The Killer Angels by Michael Shaara - Book Report/Review Example

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The United States in January 1973, under the Nixon Administration, signed the Paris Peace Accords, officially ending America's involvement in the Vietnam conflict. A messy war, ideologically, politically and militarily, its presentation in the media and the reaction from the public radically altered the way in which citizens perceive war…
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The Killer Angels by Michael Shaara
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Download file to see previous pages In the years and decades that followed countless interpretations, military, political, social and cultural were undertaken in order to understand the nightmare that was the Vietnam Era. One such interpretation was Michael Shaara's, The Killer Angels. Published the following year in 1974 and receiving the Pulitzer Prize in 1975, The Killer Angels is historical novel that attempts to grapple with another ideologically complex and exceptionally messy war, the Civil War. Shaara chooses to narrate a specific battle, the Battle of Gettysburg, through the eyes of a number of commanders of the North and South. What unfolds is an intensely psychological and emotion-laden portrayal of the decisions and actions of these commanders and in this psychological analysis, Shaara means to educate and enlighten his reader to the difficulties of managing a war. Though Shaara's work is not intended as an apology for the mishaps of Vietnam, it is intended, as I hope to show in this paper, as a working through the typologies of leadership and the need for ideological clarity in large-scale conflict.
Methodologically, Shaara has two separate but possibly related commitments, one, in citing Stephen Crane he offers that he wanted to write the book so that he and by extension others could understand what it was like to be there (Shaara xiii). This is an interesting wish contextually, given the graphic nature of what was flashing on American TV screens in the early 1970's. The second commitment and one that perhaps explains the first is his claim, "to avoid historical opinions" (Shaara xiii). The Vietnam conflict, was being historicized as it was happening, the birth of military punditry, the anti-war demonstrations, the nature of the coverage itself manipulated the discourse of war during the Vietnam era. Shaara claims to be going back to the words, letters and accounts of the perspectives he chooses to cover. In a sort of mythical recovery, in a going back to the source, Shaara believes, or claims to believe that he can uncover some sort of truth about war and leadership in the Civil War, a truth that perhaps was obfuscated in the sensationalistic coverage of the Vietnam War. Shaara also mentions that he updates the language of those commanders so that the religiosity and naivete of the time would not interfere in the transference of the message. This admission is indicative at least in part of Shaara's task, in the presentation of the internal worlds of the commanders of war; one can hope to offer relevant lessons about future conflict to later generations. As such The Killer Angels cannot be interpreted as just a historical novel, insofar that in most historical novels the language whether it be religious, or breezy is usually retained to maintain a sense of the period or to lend a certain authenticity of the account-this is not something that Shaara is interested in from the beginning. The reference to the "modern ear," no doubt jaded by the horrors of Vietnam, would not listen with same pedagogical intention that Shaara wishes for his audiences to have.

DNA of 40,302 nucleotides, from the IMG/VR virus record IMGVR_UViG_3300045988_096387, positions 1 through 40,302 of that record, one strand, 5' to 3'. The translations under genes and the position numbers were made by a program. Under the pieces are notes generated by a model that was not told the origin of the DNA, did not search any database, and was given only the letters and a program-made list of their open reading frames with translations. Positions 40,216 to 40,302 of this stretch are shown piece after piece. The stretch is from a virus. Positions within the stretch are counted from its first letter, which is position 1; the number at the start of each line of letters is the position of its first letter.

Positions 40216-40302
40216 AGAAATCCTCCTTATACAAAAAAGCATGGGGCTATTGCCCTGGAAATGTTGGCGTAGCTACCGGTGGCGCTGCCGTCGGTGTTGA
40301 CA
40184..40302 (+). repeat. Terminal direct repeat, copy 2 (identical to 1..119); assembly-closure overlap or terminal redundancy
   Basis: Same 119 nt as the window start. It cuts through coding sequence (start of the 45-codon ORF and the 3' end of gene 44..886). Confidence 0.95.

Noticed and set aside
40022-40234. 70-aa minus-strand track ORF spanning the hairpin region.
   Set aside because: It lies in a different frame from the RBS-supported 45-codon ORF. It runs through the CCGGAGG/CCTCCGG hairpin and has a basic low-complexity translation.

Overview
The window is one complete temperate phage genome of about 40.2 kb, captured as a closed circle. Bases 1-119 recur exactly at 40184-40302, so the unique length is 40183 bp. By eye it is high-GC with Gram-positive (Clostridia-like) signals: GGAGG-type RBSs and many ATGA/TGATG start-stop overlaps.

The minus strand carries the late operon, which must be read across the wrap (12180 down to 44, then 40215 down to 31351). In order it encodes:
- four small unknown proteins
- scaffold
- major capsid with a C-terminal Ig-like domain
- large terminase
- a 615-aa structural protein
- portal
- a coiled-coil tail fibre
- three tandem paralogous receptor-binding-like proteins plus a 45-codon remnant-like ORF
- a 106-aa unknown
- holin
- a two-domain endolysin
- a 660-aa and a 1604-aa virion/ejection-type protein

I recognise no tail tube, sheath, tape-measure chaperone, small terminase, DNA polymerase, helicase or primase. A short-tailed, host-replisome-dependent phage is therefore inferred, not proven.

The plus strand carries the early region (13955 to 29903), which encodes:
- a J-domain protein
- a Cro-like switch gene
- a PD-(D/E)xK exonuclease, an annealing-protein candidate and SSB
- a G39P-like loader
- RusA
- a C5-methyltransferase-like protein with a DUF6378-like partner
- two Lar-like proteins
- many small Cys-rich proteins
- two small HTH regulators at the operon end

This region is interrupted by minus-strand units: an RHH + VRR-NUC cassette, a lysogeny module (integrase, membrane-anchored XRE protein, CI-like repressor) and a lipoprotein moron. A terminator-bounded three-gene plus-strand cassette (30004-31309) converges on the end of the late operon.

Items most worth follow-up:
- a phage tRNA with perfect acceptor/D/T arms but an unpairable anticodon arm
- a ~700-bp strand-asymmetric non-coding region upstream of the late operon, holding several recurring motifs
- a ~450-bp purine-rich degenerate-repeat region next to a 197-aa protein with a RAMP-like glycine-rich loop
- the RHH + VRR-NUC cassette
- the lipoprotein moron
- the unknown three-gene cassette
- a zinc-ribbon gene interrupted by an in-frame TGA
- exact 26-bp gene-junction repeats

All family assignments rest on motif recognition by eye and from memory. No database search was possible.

Some of have speculated that in very real way Shaara draws explicit parallels between the Kennedy administration and the leaders of the war, both North and south. For example in the biographical depicted of Joshua Lawrence Chamberlain, the hero of Little Round Top, the number of similarities between JLC's life and JFK's occur in "too many respects for coincidence" ...Download file to see next pagesRead More
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